2009
07.15
We arrived in the town of Antigua in the midst of the Saturday market. Even though we’ve been preparing for it all along, it was a bit of a shock to see so many white faces. Be it your budget backpackers or vacationing families, the streets were filled with every kind of tourist imaginable. After settling in to our room, we went for a walk to explore the town. It was a busy Saturday filled with locals and tourists alike, but it was immediately obvious why the town of Antigua is so popular.


Founded in 1543, Antigua served as the colonial capital for 233 years before being devastated in an earthquake in 1773. The town was slowly rebuilt, retaining much of its traditional character and in 1979 UNESCO declared Antigua a World Heritage Site. Most of Antigua’s buildings were constructed during the 17th and 18th centuries when the city was a rich Spanish outpost and many attractive colonial buildings remain. The cobbled streets are lined with the bright and colorful buildings that grew out of Spanish colonization and impressive churches are scattered throughout the town. It’s a delightful place that feels worlds apart from the rest of Guatemala.


We spent most of our few days in Antigua relaxing in the beautiful plaza and shopping in the market, but our time there was not without its share of exhilarating moments. We joined a tour to Volcan Pacaya, the only active volcano near Antigua, though three others loom above the town and provide a wonderful backdrop to this already enchanting city. Along with a dozen others, we made the hour or so drive to Volcan Pacaya, getting our first views of Guatemala City sprawling across the valley with skyscrapers towering in the distance. As the volcano has been the sight of robberies, rapes and even murders in the past, we were accompanied by a guide who led us up the steep path through the forest and into the hardened flow from only a few years prior.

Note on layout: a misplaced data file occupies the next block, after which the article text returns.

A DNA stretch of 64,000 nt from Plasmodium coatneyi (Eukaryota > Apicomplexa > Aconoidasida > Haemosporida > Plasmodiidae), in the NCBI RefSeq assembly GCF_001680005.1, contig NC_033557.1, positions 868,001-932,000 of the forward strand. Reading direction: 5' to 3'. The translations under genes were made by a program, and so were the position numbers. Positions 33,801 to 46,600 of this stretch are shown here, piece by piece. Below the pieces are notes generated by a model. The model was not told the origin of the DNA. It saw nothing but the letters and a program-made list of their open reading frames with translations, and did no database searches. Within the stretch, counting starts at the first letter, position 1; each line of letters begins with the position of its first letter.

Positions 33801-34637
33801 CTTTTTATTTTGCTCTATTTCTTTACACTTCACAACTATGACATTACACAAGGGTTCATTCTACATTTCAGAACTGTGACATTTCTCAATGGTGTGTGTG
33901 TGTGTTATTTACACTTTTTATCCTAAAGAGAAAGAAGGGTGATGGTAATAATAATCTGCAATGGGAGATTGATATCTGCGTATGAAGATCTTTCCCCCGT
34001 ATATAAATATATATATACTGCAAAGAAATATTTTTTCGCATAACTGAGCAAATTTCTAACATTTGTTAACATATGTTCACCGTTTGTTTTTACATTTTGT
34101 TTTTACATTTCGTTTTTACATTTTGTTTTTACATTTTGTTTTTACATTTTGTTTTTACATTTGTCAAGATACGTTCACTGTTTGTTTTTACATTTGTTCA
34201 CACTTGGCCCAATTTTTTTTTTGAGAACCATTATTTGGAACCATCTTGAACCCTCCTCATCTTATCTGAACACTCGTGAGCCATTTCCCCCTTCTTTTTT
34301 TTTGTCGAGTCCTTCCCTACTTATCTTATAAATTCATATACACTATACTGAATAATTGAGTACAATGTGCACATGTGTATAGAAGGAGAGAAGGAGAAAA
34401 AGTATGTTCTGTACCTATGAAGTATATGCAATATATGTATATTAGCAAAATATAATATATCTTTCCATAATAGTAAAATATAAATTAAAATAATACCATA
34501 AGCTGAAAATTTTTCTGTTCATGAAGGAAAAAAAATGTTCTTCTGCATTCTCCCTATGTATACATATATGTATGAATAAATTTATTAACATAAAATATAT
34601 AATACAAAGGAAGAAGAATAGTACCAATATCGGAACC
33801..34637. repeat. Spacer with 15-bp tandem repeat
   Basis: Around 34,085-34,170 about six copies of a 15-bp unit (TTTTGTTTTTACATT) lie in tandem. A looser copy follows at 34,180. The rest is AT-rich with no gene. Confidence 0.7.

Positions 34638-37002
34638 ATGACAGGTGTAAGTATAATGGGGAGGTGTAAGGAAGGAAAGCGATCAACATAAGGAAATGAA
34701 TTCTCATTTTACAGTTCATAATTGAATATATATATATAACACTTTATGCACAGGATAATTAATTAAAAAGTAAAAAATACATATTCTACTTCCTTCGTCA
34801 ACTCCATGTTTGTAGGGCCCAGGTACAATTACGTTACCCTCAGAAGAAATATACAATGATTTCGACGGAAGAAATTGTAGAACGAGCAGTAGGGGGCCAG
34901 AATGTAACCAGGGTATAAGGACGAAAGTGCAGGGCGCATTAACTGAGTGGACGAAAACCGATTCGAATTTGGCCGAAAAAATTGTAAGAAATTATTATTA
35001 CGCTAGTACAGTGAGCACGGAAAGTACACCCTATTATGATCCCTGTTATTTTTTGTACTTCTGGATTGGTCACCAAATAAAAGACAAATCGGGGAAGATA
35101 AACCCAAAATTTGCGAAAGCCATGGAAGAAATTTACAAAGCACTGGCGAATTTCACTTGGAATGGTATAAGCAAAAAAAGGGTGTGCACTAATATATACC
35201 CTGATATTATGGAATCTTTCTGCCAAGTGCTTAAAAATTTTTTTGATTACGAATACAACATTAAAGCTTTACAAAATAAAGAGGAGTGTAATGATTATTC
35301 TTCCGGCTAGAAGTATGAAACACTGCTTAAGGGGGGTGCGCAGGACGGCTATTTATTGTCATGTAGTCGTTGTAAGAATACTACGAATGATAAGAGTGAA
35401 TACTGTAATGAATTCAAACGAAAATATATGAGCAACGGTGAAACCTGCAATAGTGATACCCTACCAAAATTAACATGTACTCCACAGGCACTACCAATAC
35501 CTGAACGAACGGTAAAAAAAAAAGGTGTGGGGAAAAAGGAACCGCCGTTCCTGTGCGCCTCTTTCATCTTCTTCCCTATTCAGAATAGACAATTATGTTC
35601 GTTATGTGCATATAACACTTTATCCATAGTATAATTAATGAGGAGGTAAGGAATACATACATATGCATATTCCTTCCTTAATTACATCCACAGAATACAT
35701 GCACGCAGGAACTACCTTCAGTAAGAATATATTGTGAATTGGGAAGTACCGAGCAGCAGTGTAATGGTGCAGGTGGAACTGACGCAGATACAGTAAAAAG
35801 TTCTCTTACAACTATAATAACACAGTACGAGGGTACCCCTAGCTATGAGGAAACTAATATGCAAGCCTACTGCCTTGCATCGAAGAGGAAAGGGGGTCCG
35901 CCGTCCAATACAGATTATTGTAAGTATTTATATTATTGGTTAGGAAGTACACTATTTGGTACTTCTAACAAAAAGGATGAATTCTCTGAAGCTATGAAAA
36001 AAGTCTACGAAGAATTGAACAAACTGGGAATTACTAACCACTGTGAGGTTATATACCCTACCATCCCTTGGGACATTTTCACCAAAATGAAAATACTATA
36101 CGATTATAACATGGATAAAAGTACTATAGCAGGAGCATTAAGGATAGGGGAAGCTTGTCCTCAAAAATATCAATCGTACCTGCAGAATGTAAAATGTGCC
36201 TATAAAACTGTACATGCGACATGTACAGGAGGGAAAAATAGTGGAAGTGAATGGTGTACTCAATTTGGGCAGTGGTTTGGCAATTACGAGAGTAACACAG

We could see the trail carving its way up the face of the volcano then shooting nearly straight to the top. Though I knew Rachel and I would have little problem making the steep ascent, I wondered how some of the others in our group would fare in footwear inadequate for hiking on such difficult terrain. The well-worn path began in sand-like rubble that was like walking on a beach that filled your shoes with pebbles instead of sand. It was difficult hiking, but nothing compared with the rocky ascent that followed. As the trail became steeper, the footing grew more treacherous. A faint path carried us across unstable rocks of varying sizes on which we balanced precariously, forced to trust our weight upon a mountainside of light, sharp lava rocks. At times they would tumble beneath our feet and without protection on our hands, we had to be weary of grabbing for safety. The climb was a bit nerve-racking, but great excitement and anticipation carried us on.

A dark bank of clouds had long since covered the mountaintops and upon this tree-less landscape cold winds chilled our bodies and it seemed as if rain could soon dampen our sweat-soaked shirts even more. I contemplated putting on my jacket when we stopped to wait for the others, but quickly found myself warmed from gusts of heat that emanated from below. The sudden realization that this dark, barren mountain was actually alive below our feet was as startling as it was thrilling. Lifting a small rock from the ground, I found myself juggling it between my hands in my own game of volcanic hot potato.

Ten more minutes of climbing and we found ourselves carefully following our guide across an eerie landscape of frozen rocky waves. Where only years prior the ground at our feet had been currents of molten lava, now it was our path to the hike’s grand finale. Across a small crack in the ground we hopped carefully across while lava flowed just a few feet below. Then there it was right before our eyes. From beneath the ground we stood on, a stream of pulsing, molten lava emerged and flowed down the mountainside. The wind carried whafs on remarkable heat and intensity yet still we were able to stand just a few feet away. Nothing I have ever seen could compare with the current of liquid that cut its way across the mountainside. It was as exhilarating and humbling a sight as Mother Nature could provide, a testament to the forces at work on this Earth far greater than ourselves. We could only watch in awe, roast some marshmallows and toast the unprecedented power that lie just beneath our feet.


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